Note also that this diagram does not include network file shares (NFS) as the assumption is made that (a) NFS content will be migrated to SharePoint and the NFS made read only, and (b) all new content that would previously have been stored on the NFS is instead saved either to OneDrive for Business (for ‘personal’ or working documents) or SharePoint only.
Creating a plan to manage records retention across Office 365
In previous posts I have recommended that organisations implementing Office 365 have the following:
A basic architecture design model for SharePoint sites, including SharePoint sites linked with Office 365 Groups (and Teams in MS Teams).
A plan for creating and applying retention policies across the ecosystem.
Because SharePoint is the most likely location for records to be stored (aside from Exchange mailboxes and OneDrive accounts), there should be at least one retention policy for every SharePoint site (or group of sites), as well as policies for specific document libraries if the retention for the content in those libraries may be different from the retention on the overall site.
For example, a ‘Management’ site may contain a range of general content as well as specific content that needs to be retained for longer.
The site can be covered by a single implicit retention policy of (say) 7 years. This policy will delete content in the background, based on date created or data modified.
The document library where specific types of records with longer or different retention requirements are stored may have one or more explicit label-based policies applied to those libraries. This content will be retained while the rest of the site content is deleted via the first policy.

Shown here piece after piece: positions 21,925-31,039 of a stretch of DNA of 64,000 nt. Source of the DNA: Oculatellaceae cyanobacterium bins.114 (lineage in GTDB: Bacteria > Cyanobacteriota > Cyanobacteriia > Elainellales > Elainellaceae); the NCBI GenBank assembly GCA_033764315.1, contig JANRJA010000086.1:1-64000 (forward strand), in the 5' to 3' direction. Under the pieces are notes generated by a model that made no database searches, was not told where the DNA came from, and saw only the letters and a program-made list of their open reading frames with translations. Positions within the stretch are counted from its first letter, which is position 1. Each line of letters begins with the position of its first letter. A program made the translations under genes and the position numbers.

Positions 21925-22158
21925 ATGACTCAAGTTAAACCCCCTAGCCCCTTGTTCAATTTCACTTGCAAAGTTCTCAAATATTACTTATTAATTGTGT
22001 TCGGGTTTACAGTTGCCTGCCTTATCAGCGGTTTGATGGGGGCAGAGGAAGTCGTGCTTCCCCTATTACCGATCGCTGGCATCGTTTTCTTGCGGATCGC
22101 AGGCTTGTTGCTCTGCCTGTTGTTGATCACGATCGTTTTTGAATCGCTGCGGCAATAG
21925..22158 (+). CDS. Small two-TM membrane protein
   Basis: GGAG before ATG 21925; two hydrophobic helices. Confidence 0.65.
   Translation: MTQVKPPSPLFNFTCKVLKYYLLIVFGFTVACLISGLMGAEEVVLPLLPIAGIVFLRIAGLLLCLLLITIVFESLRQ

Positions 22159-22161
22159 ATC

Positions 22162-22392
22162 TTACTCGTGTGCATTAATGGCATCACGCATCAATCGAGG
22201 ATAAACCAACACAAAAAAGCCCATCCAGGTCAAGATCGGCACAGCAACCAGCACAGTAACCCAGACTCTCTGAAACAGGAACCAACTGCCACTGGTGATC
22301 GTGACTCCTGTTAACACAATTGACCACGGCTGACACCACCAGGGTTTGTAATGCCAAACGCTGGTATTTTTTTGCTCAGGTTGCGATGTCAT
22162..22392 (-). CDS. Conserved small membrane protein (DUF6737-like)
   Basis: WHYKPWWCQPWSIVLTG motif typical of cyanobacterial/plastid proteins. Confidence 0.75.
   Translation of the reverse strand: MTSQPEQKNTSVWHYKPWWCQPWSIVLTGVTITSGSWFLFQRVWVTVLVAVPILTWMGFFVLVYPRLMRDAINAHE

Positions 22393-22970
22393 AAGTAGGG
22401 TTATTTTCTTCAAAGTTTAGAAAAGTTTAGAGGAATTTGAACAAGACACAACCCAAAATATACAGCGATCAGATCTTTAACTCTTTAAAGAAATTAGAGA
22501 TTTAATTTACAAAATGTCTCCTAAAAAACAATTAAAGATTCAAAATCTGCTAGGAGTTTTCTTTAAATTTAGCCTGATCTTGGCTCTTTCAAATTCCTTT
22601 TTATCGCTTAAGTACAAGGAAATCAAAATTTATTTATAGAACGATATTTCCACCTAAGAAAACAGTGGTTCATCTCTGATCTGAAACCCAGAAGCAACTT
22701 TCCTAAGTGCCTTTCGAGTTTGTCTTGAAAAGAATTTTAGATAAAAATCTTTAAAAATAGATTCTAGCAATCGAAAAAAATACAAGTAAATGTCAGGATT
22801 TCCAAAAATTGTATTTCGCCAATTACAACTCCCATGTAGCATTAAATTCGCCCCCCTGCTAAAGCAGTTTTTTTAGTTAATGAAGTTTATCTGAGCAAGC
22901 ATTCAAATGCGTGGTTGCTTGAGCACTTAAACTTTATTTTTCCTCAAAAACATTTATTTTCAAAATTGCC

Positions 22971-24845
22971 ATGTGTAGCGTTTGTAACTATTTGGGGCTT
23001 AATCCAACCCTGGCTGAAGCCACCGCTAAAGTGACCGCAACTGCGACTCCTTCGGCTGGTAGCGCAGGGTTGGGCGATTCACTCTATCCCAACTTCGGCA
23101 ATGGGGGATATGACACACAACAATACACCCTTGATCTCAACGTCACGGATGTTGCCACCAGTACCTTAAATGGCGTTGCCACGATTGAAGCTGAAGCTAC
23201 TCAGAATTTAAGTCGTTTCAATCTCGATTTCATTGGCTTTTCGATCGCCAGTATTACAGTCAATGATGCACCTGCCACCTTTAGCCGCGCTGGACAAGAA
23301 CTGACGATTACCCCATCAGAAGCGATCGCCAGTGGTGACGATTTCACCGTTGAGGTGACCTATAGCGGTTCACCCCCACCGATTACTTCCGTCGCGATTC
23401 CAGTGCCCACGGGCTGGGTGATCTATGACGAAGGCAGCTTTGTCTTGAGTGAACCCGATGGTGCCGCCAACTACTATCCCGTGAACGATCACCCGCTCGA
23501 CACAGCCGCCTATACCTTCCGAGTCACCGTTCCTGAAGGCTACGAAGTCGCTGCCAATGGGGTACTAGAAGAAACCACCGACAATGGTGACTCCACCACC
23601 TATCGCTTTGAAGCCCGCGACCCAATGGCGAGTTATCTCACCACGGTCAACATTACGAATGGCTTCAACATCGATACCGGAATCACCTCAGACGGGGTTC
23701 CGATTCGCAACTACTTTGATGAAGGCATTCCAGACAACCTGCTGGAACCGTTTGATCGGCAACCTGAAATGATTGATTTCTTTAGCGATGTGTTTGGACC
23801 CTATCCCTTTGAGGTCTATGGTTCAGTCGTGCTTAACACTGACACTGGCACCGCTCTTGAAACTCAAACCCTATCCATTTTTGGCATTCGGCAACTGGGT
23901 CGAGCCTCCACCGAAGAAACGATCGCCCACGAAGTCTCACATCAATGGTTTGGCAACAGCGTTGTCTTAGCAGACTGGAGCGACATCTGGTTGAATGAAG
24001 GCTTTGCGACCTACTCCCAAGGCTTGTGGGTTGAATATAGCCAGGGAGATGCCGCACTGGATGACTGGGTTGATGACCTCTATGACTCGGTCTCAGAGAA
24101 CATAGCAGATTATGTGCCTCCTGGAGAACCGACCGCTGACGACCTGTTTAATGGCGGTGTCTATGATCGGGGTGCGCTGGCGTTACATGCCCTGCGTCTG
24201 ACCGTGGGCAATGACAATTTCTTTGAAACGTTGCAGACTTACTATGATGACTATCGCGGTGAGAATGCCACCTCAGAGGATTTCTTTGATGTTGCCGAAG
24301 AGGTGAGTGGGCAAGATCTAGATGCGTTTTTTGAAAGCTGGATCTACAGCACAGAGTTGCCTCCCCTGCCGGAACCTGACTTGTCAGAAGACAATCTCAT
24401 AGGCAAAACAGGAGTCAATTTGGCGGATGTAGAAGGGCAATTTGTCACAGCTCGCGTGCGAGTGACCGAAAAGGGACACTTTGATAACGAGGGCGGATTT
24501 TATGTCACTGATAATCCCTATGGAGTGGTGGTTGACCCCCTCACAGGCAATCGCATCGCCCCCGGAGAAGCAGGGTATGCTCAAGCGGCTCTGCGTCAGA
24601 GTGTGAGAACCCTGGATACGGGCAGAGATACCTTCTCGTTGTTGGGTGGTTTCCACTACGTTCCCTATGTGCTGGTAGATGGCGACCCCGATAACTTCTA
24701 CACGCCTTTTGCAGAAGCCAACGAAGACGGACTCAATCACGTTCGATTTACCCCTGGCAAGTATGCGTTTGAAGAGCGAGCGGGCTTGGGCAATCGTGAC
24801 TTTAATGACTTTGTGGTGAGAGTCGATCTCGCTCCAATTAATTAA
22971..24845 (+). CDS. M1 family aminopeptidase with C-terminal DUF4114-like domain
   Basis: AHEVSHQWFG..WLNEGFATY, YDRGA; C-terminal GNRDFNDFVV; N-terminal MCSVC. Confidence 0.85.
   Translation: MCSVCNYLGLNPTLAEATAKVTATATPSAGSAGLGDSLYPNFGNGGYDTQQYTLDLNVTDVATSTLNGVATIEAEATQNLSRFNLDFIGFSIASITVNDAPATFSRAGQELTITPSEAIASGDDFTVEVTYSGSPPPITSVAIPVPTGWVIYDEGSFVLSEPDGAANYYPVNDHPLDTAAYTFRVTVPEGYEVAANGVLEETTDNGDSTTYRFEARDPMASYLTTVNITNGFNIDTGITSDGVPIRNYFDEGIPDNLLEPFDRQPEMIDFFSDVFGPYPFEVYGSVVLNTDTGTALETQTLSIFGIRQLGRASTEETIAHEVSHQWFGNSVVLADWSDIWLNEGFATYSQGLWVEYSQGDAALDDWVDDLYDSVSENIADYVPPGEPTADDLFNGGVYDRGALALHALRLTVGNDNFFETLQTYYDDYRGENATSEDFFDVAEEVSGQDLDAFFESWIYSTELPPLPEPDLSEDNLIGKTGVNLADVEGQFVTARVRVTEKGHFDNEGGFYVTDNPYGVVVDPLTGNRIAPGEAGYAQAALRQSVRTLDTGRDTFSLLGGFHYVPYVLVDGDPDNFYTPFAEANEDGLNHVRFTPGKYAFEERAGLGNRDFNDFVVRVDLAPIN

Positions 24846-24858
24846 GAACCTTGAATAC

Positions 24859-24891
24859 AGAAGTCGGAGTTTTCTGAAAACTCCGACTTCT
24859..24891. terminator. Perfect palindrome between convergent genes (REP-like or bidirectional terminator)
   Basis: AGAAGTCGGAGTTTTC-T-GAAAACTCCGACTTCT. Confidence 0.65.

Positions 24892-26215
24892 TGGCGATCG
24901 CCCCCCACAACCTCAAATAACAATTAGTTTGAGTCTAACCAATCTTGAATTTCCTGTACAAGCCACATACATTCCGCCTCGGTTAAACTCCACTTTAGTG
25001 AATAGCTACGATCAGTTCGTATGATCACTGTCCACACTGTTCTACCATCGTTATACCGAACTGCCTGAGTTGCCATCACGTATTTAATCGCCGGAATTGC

Structure of a retention plan for records in Office 365
A basic plan for creating and applying retention policies might look something like the following:
User mailboxes – one ‘general’ (implicit) retention policy for all mailboxes (say, 7 years after creation) and another more specific retention policy for specific mailboxes that require longer retention.
SharePoint sites – multiple (implicit) retention policies targeting one or more sites.
SharePoint libraries – multiple (explicit) label-based retention policies that are applied manually. These policies will usually a retention policy that is longer than any implicit retention policy as any implicit site policy will prevent the deletion of content before it reaches the end of that retention period.
Office 365 Groups (includes the associated mailbox and SharePoint site) – one ‘general’ (implicit) retention policy. See also below.
Teams channel chat – one ‘general’ (implicit) retention policy. Note that this content is stored in a special folder of the Office 365 Group mailbox.
1:1 chat – one ‘general’ (implicit) retention policy. This content is stored in a special folder of the participant mailboxes.
OneDrive documents – one ‘general’ (implicit) retention policy for all ODfB accounts, plus the configuration of retention after the account is inactive.
At a high level, the retention policy plan might look something like the following – ‘implicit’ policies are shown in yellow, SharePoint document libraries may be subject to ‘explicit’, label-based policies. The ‘+7 years’ for OneDrive relates to inactive accounts, a setting set in the OneDrive Admin portal.
To retain content for a Microsoft 365 group, you need to use the Microsoft 365 groups location. Even though an Microsoft 365 group has an Exchange mailbox, a retention policy that includes the entire Exchange location won’t include content in Microsoft 365 group mailboxes. A retention policy applied to an Microsoft 365 group includes both the group mailbox and site. A retention policy applied to an Microsoft 365 group protects the resources created by an Microsoft 365 group, which would include Microsoft Teams.